More than 300 participants are expected to attend seminars ontopics such as gay/lesbian parenting; homophobia in the workplace;making synagogues inclusive; and parents of gays "coming out of thecloset."
Among the speakers will be Nancy McDonald, the national presidentof Parents and Friends of Gays and Lesbians (PFLAG); entertainmentconsultant Chastity Bono; The Advocate editor-in-chief Judy Wieder;and Steve Sass, senior vice president/business affairs for NBCStudios (and the president of the Jewish Historical Society ofSouthern California).
LAPD officer Lisa Phillips will receive an award for her effortsin promoting tolerance, and the Los Angeles Gay Men's Chorus willperform.
The goal is ambitious, says VBS Rabbi Jerry Danzig, the Responsehead. "We view this conference as a first step in creating a bridgebetween gays, lesbians, their families and friends, and the communityat large."
For registration information, call VBS at (818) 788-6000. -- NaomiPfefferman, Senior Writer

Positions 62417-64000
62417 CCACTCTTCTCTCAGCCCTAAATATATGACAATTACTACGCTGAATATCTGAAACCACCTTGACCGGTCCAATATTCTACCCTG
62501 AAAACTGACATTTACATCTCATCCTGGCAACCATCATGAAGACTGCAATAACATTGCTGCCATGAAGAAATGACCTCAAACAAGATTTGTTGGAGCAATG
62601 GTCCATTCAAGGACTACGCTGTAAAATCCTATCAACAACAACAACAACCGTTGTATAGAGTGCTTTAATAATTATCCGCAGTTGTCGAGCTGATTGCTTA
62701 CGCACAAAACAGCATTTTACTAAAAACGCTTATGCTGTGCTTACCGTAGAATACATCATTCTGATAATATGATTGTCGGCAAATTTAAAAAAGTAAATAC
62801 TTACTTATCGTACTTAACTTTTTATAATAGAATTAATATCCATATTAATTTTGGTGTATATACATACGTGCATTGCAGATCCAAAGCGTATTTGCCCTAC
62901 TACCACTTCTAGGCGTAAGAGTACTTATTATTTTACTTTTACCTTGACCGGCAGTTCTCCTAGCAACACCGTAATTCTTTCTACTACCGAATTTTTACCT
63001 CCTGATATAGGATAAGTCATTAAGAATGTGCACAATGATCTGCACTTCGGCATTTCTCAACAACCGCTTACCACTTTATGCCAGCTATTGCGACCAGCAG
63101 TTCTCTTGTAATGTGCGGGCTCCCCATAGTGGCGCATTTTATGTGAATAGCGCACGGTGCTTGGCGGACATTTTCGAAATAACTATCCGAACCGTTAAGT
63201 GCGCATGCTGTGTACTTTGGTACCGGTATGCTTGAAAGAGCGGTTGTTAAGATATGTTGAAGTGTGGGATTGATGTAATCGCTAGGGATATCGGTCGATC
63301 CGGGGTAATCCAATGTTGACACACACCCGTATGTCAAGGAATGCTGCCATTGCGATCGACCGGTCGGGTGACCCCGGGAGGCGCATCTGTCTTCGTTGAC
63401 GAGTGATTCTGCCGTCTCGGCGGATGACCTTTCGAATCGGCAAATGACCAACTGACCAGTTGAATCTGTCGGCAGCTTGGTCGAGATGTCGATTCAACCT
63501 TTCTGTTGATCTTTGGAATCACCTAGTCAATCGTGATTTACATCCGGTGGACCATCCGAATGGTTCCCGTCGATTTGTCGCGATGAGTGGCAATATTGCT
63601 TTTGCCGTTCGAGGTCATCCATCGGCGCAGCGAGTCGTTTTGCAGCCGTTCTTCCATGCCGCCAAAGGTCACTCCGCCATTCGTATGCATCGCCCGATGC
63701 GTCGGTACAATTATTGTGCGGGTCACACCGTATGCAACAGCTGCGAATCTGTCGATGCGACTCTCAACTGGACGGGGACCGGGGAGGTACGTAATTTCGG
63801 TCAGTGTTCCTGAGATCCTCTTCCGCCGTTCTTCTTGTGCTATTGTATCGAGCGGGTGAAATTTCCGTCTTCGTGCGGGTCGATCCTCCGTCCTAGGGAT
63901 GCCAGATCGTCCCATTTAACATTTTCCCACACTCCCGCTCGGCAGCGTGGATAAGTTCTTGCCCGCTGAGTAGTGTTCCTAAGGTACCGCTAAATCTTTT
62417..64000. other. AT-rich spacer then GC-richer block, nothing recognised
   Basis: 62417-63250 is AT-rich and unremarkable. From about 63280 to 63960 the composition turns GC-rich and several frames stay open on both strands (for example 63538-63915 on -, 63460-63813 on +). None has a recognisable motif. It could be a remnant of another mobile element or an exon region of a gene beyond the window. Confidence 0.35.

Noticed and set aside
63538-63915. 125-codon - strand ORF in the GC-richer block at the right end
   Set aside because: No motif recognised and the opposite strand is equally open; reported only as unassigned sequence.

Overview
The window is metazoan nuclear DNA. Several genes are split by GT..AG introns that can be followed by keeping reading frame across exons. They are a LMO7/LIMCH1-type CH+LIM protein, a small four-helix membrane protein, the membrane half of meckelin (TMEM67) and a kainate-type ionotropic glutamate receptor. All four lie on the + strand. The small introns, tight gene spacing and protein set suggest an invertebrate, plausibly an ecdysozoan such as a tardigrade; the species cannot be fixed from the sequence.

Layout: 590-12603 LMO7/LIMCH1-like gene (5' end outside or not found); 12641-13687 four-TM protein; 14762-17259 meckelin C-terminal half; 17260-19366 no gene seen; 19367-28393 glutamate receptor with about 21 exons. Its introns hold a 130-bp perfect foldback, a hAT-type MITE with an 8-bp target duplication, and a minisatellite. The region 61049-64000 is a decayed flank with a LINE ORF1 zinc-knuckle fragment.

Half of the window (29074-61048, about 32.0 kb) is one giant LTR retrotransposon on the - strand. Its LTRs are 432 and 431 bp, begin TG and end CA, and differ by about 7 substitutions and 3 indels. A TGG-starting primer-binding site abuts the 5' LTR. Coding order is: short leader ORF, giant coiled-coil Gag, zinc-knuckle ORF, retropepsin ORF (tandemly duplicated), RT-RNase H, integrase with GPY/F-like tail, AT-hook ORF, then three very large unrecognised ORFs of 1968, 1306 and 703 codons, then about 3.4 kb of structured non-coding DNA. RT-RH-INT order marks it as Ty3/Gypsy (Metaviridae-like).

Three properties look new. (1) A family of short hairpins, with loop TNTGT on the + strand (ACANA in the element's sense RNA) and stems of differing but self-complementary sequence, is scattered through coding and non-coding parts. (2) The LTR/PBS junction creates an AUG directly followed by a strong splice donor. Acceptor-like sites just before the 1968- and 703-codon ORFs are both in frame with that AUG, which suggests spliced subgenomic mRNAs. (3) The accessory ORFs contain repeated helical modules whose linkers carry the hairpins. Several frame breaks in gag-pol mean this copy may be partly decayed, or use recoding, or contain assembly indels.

For Jewish educators, the annual Milken Family Foundation EducatorAwards are a double blessing. The five winners receive $10,000 each.And all Jewish educators benefit from the increased public awarenessand acknowledgment of their contribution to the community.
This year's recipients are Marianne Siegel of Kadima HebrewAcademy in Woodland Hills; Dr. Joseph Hakimi of Sinai Akiba Academy;Tova Baichman Kass of Pressman Academy; Lynn Karz of Ohr Eliyahu inCulver City; and Chaya Shamie of Bais Yaakov.
Now in their seventh year, the Milken Awards honor educators whoexhibit innovative methods and curricula, "an outstanding ability toinstill students with self-confidence and sound values," and personalinvolvement in the Jewish and secular communities. "Theresponsibility of keeping alive both the Jewish faith and the Jewishculture in our young people often lies with our educators," saidfoundation Executive Vice President Julius Lesner. "These awards aresimply to thank the finest of those educators for the wonderful workthey do." -- Staff Report
Top, from left, Dr. Joseph Hakimi of Sinai Akiba Academy; LynnKarz of Ohr Eliyahu in Culver City; and Chaya Shamie of Bais Yaakov;above, Dr. Julius Lesner with Marianne Siegel of Kadima HebrewAcademy in Woodland Hills; and below, Lesner presents an award toTova Baichman Kass.